PDMS in NICU
Katja posted a topic in practical procedures,PDMS (Patient Data Management System) for NICU / PICU-patients - do you have experiences to share? Any recommendations?
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Medication for Intubation - How do you do it
Bernhard Csillag posted a topic in practical procedures,Premedication for intubation - how do you do it?
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Our third NEOvations webinar is here!
Vicky Payne posted an article in 99nicu News,Join our third NEOvations webinar 14th March at 16:00 CET!
Learn about human milk bank analysis, and clinical decision support tools!
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exchange or no!?
amirmasoud2012 posted a topic in gastroenterology,Would you exchange transfuse or not in this case of hyperbili? Share your advice here!
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Ampicillin Shortage in Austria
Bernhard Csillag posted a topic in infections,Ampicillin Shortage in Austria. What would regard as the best alternative to combine with aminoglycosides? Great if you can share your input!
- 8 replies
Neonatal Nutrition Network (N3) Winter meeting
Stefan Johansson posted a topic in Congresses and courses,Neonatal Nutrition Network (N3) hosts its Winter meeting 28 Febr, and welcome all 99nicu members to join!
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Medication for Intubation - How do you do it
By Bernhard Csillag, in practical procedures
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Join our next Concord Talk: Zero separation - Implementing safe delivery room cuddles as part of standard care for preterm babies
By Emily Creemers, in Concord Neonatal
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Neonatal Emergencies-Acute Desaturation in the Ventilated Neonate
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Pneumothorax Early Diagnosis and Management Transillumination
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Emergency Needle Thoracentesis in a Neonate-Human Factors Approach
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Latest Blog Entries
From Tarrega's Memories of the Alhambra to Sibelius' Tounela Swan: experience of a Spanish neonatologist in TurkuBy piatkat in spotted: NICUI would like to introduce to you doctor Angela Gregoraci, a Spanish neonatologist, who has just completed a two-month observership in our NICU in Turku, Finland. Our unit here in Turku, is a tertiary center, with single-family rooms and- even more importantly- with families having the possibility to stay with and care for their sick or premature infant throughout the day and night. The objective of this short training was to learn how to facilitate the implementation of family-centered care in dr Gregoraci's unit in Spain. After the internship, she decided to describe her experiences in an essay and I'm grateful she gave me the permission to publish it also here. I hope that this well-thought and beautifully written text will warm your heart on this cold, fall evening. Enjoy the read! KP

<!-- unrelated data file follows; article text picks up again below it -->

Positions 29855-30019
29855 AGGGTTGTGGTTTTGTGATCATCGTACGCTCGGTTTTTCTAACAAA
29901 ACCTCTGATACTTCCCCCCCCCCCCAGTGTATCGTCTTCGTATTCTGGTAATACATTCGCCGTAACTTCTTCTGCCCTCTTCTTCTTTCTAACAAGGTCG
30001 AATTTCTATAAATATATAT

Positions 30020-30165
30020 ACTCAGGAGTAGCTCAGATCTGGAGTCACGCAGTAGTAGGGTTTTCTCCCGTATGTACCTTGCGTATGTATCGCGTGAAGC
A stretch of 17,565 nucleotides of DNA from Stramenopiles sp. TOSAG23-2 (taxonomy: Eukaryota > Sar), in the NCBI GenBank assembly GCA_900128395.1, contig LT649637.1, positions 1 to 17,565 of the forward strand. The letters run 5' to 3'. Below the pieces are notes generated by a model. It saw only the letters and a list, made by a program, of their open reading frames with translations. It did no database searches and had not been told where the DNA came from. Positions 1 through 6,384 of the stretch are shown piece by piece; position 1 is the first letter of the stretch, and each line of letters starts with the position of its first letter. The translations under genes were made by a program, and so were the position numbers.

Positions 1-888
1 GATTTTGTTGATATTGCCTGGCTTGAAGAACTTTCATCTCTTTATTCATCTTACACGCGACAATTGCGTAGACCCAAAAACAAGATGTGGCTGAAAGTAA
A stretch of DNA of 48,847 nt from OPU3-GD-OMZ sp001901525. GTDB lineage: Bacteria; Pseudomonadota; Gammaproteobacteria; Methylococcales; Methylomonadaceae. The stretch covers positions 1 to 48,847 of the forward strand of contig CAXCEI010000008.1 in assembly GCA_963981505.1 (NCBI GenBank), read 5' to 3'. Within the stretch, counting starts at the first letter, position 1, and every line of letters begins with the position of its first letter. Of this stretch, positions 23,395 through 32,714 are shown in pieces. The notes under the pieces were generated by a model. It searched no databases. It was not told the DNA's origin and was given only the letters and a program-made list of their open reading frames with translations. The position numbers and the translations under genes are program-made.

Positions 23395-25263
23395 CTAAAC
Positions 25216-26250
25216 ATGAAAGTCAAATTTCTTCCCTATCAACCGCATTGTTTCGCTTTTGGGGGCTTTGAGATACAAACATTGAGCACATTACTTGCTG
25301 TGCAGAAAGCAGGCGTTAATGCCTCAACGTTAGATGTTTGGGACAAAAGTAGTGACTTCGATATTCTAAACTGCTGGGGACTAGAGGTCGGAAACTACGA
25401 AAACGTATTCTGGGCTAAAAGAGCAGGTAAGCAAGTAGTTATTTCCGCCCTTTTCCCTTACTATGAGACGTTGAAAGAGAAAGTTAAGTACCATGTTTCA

FROM TARREGA'S MEMORIES OF THE ALHAMBRA TO SIBELIUS' TUONELA SWAN: EXPERIENCE OF A SPANISH NEONATOLOGIST IN TURKU
I remember very well the first time I heard about developmental and family-centred care, back in 2010, when I was just a neonatologist in training, looking in awe at the pictures of the Uppsala Unit. I knew then that this was the path I wanted to follow, although at that time it seemed utopian... Years later my boss and mentor, Dr. Perapoch, told me a similar anecdote when in 2003 his colleagues visited a Danish neonatal unit: that visit opened their minds. They were there to learn about CPAP and what they brought back with them was a discovery that had an equal or greater impact on the health of the infants and their families: the kangaroo care and the supportive environment. That was more than a decade ago and I am still walking in that direction, convinced, despite the obstacles, that there is no other possible horizon in modern Neonatology.
In 2018, European expert group recommendations defined eight principles for newborn-centred and family-integrated care1 consistent with the European Research Network on Early Developmental Care (European Science Foundation)2. In Spain, there are two Newborn Individualized Developmental Care and Assessment Program (NIDCAP) training centres and seven neonatal units that include NIDCAP-certified professionals. Moreover, several units have started to work on different training programmes for developmental and family-centred care3. A survey examining the eight principles previously published was sent to all Spanish level-III public neonatal units in 2018. Results indicated that none of the Spanish NICUs surveyed had completely implemented the eight principles3. Principles related to the family (parental presence and psychological support) were implemented significantly more often in units with a greater number of very low birth weight (VLBW) infants. Free 24/7 parental access with no limitations is essential for a real infant and family-centred developmental care implementation. In Spain, free parental access was present in 11% of Spanish NICUs in 20064, which increased to 82% in 20125 and 95.4% in 20183. However, although most of the units defined themselves as having an open-access visitation policy for parents, many of them imposed restrictions so that access was not in fact unlimited6,7. Indeed, even if the number of neonatal units with 24/7 access has increased in the last decade, it is not enough. We should still make an effort to remove barriers and promote facilitators to encourage parents' presence and participation during medical procedures or ward rounds. Another unresolved key point, according to the survey findings, was the scarce availability of health care professionals to provide psychological support to parents during and after their infant's admission. Skin-to-skin contact was fulfilled by almost 70% of the NICUs3.
I came to Turku determined to find a way to overcome these barriers, not knowing that what I would find would be the closest thing to l'isola che non c'é, by the Italian singer E.Bennato. It was as if I had returned to the future and found myself looking through the eyehole of the door at what I would like to be my NICU ten years from now at the latest.